Westways magazine (the AAA magazine in California) ran a nice preview of Disneyland in 1955. I’ve included the article and individual images, including Walt Disney himself taking a stagecoach for a test drive! Via Vintage Disneyland Tickets.
When Disneyland was under construction people must have looked at these images and thought to themselves, "that guy is fuckin nuts."
Cowboys and medieval castles and riverboats and pirates AND trains and… fairies? All in one place? I mean his cartoons are kind of clever and all but… bless his heart, this looks like a hot mess.
They had nothing to compare Disneyland to because theme parks hadn’t been invented yet.
I wonder how many times Walt had to repeat himself when explaining his vision: “Yes, I said pirate ship. Yes, it’s next to a bunch of spinning tea cups. Yes, I said spinning. SPINNING.”
It was the early 1950s and grown men who said things like that often got locked up for it.
But here’s a thought… what if Uncle Walt really was crazy?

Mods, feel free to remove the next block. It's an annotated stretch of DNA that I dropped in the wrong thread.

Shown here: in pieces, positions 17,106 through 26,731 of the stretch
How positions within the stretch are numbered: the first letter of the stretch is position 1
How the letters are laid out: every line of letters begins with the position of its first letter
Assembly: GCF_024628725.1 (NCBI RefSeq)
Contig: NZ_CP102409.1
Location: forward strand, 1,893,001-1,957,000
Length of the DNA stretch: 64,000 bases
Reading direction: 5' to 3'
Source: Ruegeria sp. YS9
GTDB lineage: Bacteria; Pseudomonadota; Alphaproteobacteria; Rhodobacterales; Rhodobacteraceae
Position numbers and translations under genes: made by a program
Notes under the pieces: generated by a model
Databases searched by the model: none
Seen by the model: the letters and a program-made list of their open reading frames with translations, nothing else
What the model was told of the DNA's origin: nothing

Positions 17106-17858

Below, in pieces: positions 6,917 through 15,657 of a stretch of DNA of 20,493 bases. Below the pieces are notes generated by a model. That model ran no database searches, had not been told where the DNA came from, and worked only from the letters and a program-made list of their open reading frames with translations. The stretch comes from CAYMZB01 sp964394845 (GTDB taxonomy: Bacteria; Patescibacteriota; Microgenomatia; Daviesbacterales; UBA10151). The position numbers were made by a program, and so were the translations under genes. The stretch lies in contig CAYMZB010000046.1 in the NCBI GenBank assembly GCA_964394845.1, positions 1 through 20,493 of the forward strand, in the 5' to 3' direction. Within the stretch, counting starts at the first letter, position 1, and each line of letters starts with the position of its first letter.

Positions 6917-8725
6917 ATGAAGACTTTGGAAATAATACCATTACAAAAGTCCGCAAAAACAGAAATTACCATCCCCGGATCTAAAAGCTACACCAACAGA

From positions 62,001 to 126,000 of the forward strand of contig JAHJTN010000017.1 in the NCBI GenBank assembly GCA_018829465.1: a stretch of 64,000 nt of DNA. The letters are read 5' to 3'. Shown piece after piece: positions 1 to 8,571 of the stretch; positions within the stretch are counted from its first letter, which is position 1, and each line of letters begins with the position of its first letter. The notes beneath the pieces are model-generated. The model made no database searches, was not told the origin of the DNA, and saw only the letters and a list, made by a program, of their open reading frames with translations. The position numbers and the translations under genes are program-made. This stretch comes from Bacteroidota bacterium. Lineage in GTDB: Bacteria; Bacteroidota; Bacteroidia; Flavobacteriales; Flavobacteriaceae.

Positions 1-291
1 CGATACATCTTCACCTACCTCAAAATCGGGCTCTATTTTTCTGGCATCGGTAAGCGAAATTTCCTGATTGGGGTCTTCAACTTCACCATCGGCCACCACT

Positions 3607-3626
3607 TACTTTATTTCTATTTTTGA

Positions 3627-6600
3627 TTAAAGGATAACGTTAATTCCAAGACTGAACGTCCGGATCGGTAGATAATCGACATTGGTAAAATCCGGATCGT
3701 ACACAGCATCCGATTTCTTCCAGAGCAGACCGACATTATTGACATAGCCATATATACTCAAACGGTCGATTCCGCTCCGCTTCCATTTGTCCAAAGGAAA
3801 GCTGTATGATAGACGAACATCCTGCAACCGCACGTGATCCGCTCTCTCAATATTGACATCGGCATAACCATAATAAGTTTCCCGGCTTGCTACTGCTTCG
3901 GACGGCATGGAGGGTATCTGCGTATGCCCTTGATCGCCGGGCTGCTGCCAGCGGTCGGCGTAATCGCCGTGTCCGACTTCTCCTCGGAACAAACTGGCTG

Balls-to-the-padded-walls straight-jacket levels of crazy?
But it was okay because he had $17 million in 1950s money and a weekly TV show and hadn’t hurt anyone (yet) so… what’s the harm?
In our universe Walt kept his hair combed and managed to chill long enough for the investors to watch Disneyland become a multi-billion dollar payoff.
In fact, in our universe Walter did great… up until that Epcot Center thing where he raved (on national TV!) about an experimental utopian city in a Florida swamp where the Jetsons would live or something. Even with his witchy money-making powers it’s easy to imagine everyone around Walt exchanging nervous glances when that bombshell landed.
All we wanted was Disneyland East and you want to build 27,000 acres of… what, exactly?
But then it was cool because Walt Disney died of cancer and all the suits heaved a huge sigh of relief thinking they could regain control of things again, scale it back maybe.
But by then it was too late, because the public had been infected with Walt’s crazy. They wanted Epcot.
The same way millions of otherwise sane adults desperately wanted Disneyland before it existed, the way it existed in Walt’s feverish mind prior to 1955.